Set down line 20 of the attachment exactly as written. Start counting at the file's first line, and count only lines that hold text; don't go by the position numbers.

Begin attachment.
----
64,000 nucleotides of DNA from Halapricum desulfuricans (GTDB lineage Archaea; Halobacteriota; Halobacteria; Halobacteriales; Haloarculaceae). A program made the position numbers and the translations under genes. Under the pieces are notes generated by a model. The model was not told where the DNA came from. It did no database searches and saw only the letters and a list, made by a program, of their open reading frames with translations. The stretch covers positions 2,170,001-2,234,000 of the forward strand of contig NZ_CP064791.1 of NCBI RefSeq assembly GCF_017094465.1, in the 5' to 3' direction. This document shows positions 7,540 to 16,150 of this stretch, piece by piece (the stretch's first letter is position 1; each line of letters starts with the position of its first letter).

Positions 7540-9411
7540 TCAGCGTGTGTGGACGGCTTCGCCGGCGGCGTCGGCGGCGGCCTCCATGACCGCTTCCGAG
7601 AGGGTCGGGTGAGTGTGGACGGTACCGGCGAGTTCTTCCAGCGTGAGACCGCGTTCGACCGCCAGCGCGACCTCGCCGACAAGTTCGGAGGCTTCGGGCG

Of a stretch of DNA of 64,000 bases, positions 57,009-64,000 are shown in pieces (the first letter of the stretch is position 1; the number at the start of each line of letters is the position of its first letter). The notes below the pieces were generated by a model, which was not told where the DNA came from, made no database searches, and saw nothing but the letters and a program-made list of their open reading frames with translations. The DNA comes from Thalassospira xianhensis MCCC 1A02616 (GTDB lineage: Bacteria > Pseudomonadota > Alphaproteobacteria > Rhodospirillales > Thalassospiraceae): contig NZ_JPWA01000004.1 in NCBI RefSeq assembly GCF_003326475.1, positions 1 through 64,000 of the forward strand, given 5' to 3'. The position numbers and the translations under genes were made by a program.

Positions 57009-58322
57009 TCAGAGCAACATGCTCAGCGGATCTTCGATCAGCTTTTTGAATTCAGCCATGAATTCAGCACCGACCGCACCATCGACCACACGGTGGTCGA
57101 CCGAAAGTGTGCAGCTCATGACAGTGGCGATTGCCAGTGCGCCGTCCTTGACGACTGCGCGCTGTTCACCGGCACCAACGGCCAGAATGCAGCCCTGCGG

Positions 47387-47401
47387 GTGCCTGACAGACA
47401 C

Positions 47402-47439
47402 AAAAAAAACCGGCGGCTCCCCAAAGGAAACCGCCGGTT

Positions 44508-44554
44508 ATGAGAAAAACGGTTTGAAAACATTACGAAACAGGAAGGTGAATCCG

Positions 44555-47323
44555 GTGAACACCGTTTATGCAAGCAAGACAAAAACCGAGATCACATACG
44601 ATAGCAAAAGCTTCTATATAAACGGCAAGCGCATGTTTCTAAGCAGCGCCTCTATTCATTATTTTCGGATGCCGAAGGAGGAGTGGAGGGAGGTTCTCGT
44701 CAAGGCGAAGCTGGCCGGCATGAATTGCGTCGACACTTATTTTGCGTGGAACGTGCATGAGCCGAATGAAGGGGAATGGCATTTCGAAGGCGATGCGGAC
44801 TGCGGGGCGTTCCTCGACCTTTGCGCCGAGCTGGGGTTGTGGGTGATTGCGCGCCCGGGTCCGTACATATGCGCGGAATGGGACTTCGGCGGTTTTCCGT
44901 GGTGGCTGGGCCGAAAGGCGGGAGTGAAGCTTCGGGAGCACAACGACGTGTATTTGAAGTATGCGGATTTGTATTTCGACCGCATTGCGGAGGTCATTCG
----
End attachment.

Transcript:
44801 TGCGGGGCGTTCCTCGACCTTTGCGCCGAGCTGGGGTTGTGGGTGATTGCGCGCCCGGGTCCGTACATATGCGCGGAATGGGACTTCGGCGGTTTTCCGT